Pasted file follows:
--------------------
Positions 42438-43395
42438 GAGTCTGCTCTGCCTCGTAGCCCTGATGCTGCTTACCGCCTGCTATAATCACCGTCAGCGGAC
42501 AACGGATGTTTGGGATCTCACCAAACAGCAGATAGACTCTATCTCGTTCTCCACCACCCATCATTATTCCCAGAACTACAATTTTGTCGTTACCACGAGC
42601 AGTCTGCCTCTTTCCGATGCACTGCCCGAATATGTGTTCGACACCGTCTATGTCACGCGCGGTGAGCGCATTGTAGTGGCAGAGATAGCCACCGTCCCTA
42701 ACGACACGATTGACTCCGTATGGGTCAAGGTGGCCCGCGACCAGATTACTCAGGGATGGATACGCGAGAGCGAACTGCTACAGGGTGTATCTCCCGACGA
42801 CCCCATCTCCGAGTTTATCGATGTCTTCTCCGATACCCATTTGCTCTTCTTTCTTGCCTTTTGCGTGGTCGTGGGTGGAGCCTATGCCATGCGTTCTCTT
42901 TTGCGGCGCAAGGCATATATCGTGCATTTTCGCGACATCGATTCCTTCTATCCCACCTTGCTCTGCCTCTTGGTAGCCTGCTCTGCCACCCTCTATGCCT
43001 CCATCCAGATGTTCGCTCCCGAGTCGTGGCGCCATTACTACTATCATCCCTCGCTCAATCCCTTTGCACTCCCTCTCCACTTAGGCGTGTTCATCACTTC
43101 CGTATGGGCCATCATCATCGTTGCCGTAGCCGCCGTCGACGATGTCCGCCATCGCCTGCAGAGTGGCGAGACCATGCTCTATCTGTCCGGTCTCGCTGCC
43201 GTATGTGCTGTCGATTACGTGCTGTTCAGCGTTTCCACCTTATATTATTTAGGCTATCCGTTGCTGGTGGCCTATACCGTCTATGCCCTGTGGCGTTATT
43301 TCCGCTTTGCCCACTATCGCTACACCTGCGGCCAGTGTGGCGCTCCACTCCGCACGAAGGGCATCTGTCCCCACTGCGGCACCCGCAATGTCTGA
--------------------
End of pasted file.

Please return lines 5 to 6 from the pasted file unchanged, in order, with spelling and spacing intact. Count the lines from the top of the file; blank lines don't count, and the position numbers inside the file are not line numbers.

42701 ACGACACGATTGACTCCGTATGGGTCAAGGTGGCCCGCGACCAGATTACTCAGGGATGGATACGCGAGAGCGAACTGCTACAGGGTGTATCTCCCGACGA
42801 CCCCATCTCCGAGTTTATCGATGTCTTCTCCGATACCCATTTGCTCTTCTTTCTTGCCTTTTGCGTGGTCGTGGGTGGAGCCTATGCCATGCGTTCTCTT